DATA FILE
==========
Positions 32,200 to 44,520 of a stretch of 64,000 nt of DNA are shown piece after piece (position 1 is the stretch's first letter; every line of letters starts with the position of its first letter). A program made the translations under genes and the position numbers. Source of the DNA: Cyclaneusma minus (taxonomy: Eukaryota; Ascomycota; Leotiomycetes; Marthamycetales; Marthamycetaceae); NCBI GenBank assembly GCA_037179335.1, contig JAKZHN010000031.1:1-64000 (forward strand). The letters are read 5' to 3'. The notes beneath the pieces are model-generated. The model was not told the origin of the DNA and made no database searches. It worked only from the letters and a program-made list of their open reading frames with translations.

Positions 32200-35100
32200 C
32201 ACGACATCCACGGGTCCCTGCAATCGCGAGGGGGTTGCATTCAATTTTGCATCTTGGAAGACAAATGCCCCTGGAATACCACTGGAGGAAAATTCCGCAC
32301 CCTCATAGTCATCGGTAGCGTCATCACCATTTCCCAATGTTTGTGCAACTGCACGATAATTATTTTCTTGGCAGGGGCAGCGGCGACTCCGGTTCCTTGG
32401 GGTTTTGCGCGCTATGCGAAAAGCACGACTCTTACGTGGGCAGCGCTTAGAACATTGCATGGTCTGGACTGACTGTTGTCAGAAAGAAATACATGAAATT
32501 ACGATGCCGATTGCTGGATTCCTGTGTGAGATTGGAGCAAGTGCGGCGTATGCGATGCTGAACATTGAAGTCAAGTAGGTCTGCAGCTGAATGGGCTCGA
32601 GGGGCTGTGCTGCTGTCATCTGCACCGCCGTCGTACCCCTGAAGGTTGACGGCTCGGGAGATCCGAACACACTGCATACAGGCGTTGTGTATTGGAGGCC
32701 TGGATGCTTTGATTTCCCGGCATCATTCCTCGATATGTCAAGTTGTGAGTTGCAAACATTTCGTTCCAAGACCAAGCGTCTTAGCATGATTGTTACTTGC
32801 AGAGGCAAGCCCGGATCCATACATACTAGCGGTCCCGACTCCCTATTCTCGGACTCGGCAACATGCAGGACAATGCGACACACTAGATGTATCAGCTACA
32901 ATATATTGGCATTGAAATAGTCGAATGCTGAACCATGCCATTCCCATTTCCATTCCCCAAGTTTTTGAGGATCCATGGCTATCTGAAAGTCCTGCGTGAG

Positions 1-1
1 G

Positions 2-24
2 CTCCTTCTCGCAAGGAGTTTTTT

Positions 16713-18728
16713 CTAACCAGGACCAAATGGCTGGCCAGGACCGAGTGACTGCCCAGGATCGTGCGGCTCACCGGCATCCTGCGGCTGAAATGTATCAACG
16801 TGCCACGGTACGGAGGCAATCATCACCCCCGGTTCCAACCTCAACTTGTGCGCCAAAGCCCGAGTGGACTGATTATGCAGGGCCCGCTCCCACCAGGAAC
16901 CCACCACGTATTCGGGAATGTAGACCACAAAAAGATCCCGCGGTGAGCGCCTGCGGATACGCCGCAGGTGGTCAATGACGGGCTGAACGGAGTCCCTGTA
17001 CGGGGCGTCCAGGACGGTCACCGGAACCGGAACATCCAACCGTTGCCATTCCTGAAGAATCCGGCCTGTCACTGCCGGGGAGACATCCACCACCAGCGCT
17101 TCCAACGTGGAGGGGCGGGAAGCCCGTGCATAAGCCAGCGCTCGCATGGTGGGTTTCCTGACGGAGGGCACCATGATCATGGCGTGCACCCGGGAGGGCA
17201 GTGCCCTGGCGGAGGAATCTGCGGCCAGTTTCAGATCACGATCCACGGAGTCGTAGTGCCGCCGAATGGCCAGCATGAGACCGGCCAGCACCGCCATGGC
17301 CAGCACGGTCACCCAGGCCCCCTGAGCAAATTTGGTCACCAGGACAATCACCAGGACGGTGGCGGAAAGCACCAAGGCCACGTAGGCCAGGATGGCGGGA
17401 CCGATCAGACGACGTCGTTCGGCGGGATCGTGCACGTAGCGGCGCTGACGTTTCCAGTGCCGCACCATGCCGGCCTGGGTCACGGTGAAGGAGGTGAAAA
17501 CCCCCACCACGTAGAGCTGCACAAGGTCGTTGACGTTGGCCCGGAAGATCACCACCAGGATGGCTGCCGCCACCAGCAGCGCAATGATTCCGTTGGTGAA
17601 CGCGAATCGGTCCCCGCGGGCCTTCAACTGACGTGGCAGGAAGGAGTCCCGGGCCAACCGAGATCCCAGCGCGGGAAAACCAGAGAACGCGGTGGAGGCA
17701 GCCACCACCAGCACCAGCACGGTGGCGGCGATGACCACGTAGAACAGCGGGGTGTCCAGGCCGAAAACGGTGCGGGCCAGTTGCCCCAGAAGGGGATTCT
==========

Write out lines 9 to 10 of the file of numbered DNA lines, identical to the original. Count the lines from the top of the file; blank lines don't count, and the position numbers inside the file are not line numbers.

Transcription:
32701 TGGATGCTTTGATTTCCCGGCATCATTCCTCGATATGTCAAGTTGTGAGTTGCAAACATTTCGTTCCAAGACCAAGCGTCTTAGCATGATTGTTACTTGC
32801 AGAGGCAAGCCCGGATCCATACATACTAGCGGTCCCGACTCCCTATTCTCGGACTCGGCAACATGCAGGACAATGCGACACACTAGATGTATCAGCTACA